In this post, I will discuss how to apply supplier performance metrics. Performance is usually measured as part of a service level agreement and KPI’s, even between procurement colleagues there may be some different views on how performance is measured.
Measuring Supplier Performance Metrics using KPIs
Let’s address KPI’s first ( below are some examples)
- KPI’s normally measure success using a tolerance level i.e. within 97% of X
- You might measure time take to complete, on time or overdue
- Number of resources/headcount allocated
- Average time on a task
- Sum of deviation in agreed number of days
- % of help desks calls resolved within X
- Budget within X %
- % of downtime
- No. of outstanding queries each month – % acceptable
- Number of calls answered/ closed each month
- Average response time
- Number of complaints
Typically performance is measured using a RAG status (Red, Amber and Green) if you would like to purchase the Supplier Scorecard click here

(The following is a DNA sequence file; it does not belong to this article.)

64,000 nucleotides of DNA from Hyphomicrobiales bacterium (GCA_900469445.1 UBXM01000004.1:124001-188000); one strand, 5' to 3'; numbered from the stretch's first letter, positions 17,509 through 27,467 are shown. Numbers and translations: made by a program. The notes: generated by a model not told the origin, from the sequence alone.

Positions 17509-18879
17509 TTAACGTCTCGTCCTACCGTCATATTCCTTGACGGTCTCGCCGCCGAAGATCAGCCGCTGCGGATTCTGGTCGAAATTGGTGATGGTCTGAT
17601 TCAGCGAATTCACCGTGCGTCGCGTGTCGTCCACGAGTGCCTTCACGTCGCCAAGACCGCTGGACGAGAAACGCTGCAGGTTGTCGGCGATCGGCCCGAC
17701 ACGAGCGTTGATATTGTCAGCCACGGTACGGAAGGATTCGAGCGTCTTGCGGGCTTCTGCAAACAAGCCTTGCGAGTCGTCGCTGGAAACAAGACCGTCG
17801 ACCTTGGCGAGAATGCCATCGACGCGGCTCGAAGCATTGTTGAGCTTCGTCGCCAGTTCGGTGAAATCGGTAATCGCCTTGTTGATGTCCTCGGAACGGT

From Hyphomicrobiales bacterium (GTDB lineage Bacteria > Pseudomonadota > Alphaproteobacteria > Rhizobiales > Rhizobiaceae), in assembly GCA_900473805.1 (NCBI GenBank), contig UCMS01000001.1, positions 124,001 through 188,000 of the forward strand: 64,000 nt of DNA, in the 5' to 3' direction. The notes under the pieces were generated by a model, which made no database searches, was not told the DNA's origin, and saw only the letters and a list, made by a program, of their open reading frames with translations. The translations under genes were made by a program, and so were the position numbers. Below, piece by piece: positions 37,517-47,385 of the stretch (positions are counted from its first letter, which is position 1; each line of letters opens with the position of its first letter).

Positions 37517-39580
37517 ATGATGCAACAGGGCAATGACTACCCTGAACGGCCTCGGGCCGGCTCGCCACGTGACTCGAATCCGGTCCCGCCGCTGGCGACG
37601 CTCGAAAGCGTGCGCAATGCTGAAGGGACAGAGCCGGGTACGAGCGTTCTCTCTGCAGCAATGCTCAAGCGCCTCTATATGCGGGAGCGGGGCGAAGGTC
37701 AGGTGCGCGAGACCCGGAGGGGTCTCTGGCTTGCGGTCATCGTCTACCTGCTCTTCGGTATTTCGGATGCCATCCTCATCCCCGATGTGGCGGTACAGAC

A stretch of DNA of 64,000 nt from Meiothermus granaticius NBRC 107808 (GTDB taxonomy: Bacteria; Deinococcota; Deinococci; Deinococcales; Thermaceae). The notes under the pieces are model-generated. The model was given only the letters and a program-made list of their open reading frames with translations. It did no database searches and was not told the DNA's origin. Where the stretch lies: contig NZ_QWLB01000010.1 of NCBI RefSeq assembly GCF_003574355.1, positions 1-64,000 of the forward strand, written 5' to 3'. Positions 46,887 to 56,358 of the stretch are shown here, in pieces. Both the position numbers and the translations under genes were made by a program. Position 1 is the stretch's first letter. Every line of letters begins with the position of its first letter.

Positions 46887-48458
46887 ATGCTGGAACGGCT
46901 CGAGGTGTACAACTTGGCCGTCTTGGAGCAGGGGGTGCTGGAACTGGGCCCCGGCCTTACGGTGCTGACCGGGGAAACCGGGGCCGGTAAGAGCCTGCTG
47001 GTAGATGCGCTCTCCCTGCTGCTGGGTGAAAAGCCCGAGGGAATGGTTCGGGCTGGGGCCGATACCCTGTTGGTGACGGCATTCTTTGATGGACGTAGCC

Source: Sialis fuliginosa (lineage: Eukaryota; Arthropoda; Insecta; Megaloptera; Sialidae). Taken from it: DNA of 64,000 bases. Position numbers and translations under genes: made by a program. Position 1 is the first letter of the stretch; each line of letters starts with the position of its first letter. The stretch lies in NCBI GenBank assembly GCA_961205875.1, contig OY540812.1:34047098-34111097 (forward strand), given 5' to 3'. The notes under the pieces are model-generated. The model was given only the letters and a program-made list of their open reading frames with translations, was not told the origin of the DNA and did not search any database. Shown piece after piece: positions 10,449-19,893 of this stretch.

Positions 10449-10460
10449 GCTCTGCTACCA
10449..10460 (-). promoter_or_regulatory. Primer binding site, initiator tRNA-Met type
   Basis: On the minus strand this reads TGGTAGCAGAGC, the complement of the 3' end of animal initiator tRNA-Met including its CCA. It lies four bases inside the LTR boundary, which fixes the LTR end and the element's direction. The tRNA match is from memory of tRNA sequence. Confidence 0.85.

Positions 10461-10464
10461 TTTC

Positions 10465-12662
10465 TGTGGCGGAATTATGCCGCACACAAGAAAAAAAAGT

As mentioned before KPIs and Service Level Agreement (SLA) is used interchangeably.
What is an SLA?
An SLA is an agreement normally between two parties the client and the supplier. I recommend this is included as an appendix as part of the main set of terms and conditions. Note SLA’s can also exist between internal departments, though internal SLAs don’t usually have any financial penalties.
A good SLA will set out the service provided and dependencies. The SLA should state the desired performance level and the measurement at which this performance is achieved.
Typically you would expect to find the following in an SLA:
- Named parties for escalation
- Timescales for problems to be resolved
- Monitoring of performance and submission of reports to the client
- How service credits will be applied for repeat failure or not meeting the SLA
The SLA and KPI should be thought through at the start of the tender process and not added as an afterthought during the contract management process.